Palpatations and eating: Whilst my AF is at... - AF Association

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Palpatations and eating

pottypete1
pottypete1

Whilst my AF is at bay and long may that situation last, I am now having runs of fast heart rate whilst and after eating. This lasts for about the first hour then everything settles down again.

I have had a barium swallow recently and am having a brain scan as the Gastroenterologist I saw recently wants to get to the bottom of the severe nausea that I have been suffering from time to time.

Pete

36 Replies
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BobD
BobDVolunteer

All sounds vagal doesn't it Pete. Maybe consider some treatment to calm that pesky nerve. My Bowen man sorted mine out last time it went rogue.

pottypete1
pottypete1
in reply to BobD

Yes Bob I have been of this opinion for some time and did talk to my EP in April about it. Despite me living near a big hospital it took 7 months to get an appointment with the Gastroenterologist who was very good and wants to get to the bottom of it, I am having an MRI scan on my brain (they won't find much in there) as he says that there can be a connection particularly as I told him that I do have a lot of headaches.

I think there is also possibly an issue with my Esophagus which as we know is very near the back of the heart and obviously when I eat food it then passes very close to my heart. My heart having been through the mangle doesn't like the irritation.

Not sure what the solution is but I do hope they come up with something.

Pete

Sorry to hear you not too good Pete Could it be a form of migraine that's causing the nausea Hope all is sorted asap

I don't think it is migraine as I have those as well at unassociated times. I am pretty sure that Bob has hit the nail on the head with the pesky Vagus Nerve being the culprit.

Difficult to treat no doubt but that is life with a sensitive heart.

Pete

So if it is what can they do for you

Your guess is as good as mine Vonnie. I suppose if my Gastroenterologist is keen to find the cause he must have some solution at the end otherwise there would be little point in investigating just to say you have "x" or "y" or "z".

Dr Gupta has posted a number of videos about the Vegus System and the heart - worth watching as are many of his videos.

I am taking Magnesium Taurate and have stopped taking proton pump inhibitors (Lanzoprozol) which was supposed to help with my reflux.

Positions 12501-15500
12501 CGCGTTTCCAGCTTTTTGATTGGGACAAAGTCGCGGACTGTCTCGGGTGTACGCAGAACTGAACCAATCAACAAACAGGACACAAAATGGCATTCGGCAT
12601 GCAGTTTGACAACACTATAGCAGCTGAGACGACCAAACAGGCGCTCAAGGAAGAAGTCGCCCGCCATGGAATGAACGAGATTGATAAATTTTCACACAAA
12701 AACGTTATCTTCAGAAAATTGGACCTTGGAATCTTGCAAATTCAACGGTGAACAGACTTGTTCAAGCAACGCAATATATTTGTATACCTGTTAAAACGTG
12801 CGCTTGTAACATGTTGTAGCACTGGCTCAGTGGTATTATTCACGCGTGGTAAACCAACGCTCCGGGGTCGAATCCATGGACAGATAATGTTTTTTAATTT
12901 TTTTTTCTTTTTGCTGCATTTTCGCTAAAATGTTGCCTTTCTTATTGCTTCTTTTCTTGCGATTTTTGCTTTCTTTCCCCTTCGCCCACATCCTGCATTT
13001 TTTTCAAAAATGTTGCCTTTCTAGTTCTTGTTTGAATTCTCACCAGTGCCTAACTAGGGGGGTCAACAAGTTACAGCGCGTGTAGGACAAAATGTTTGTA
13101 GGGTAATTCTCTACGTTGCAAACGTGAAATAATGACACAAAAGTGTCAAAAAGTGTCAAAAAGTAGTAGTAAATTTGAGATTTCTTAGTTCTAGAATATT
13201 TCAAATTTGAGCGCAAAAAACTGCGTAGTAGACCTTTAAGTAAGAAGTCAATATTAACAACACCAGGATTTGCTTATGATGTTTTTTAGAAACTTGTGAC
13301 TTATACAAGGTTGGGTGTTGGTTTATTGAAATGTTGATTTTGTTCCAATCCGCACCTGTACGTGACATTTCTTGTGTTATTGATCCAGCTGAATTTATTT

Pete

They reduce the amount of acid produced though which can lead to other problems

The Lanzoprozol does that not the Magnesium. Magnesium is supposed to help with ectopics but not sure what good it is doing me. The Lanzoprozol stops the absorbsion of Magnesium I believe.

I would like to be like jeanjeannie50 and take no tablets but that is not possible right now.

Pete

Wouldn't we all Pete Jeannie has been lucky it worked for her a very brave thing to do Long may it last

Hi pottypete, I have the same issue and I too am awaiting gastro tests. Having a barium swallow in a couple of weeks and a 24 hour ph acid test. Rotten isn't it especially when it impacts on the heart, not good. All the best.

Hi Pete :-) I posted about odd symptoms when swallowing food in my very first post here over a year ago...

Having had various odd 'scary episodes' for years (which I now know were P-AF ) I suddenly started to feel faint and dizzy with a racing heart when swallowing food, I seemed ok swallowing liquid. It suddenly occurred to me to check my pulse and it was fast and chaotic. These 'mini episodes' lasted just a few moments and stopped when I stopped eating. I was just getting over a bad chest infection and thought I might have damaged myself coughing.

The GP seemed to think it was some kind of blockage in the throat but I was convinced it was connected to my strange episodes so an ECG was arranged and possibility of P-AF first mentioned. It went on for two weeks then stopped as suddenly as it started , I have had it occasionally since.

When I attended my first arrythmia clinic to try to get a diagnosis I explained in detail about the swallowing episodes, no comment was made neither was it written in my notes everyone just dismissed it.

I am now aware from researching the topic that some events like pressure in the abdomen which can be the result of a large meal can cause the vagus nerve to be stimulated and that can lead to a temporary disruption in the heart beat and palpataions / light headedness . Although I hadn't eaten a large meal I think inflammation of the oesophagus/ abdomen caused by constantly coughing had affected my vagus nerve and swallowing food tipped the balance producing the symptoms.

pottypete1
pottypete1
in reply to doodle68

That is exactly how my symptoms manifest themselves. Add to which I find it difficult swallowing sometimes rather like a great big air pocket is passing through my esophagus. I also have a tickle. After the tickle I start sneezing and this also causes the problem.

I have tried eating smaller mouthfuls but it makes no difference.

After I have my brain scan in 2 weeks time I will be getting feedback.

Like you I have had little feedback.

At Christmas the nausea was so bad that I could not eat my Christmas dinner and for days was sitting in the corner really feeling very bad. That phase has passed and now I get all these fast runs and chaotic beats right after food plus this afternoon it has also happened off and on all afternoon.

Underneath it all my heart is beating in NSR so I am a bit more relaxed than many times in the past many years.

Pete

Hi Pete, I am not saying that this is the case, but - Headaches; A lot of people mention that they have headaches, at the same time not really identifying the type of headache!

Some are caused by tension/light/chemicals, also in (different) parts of the head ie, front, side, back etc. In my case, most of my headaches, (in the forehead) (chemically incuced) are caused by certain foods/drinks + of course medicines/tablets. In other words, a headache is telling you/I that something is wrong Or something is inside you, ie food Or drink, that is not agreeing with you.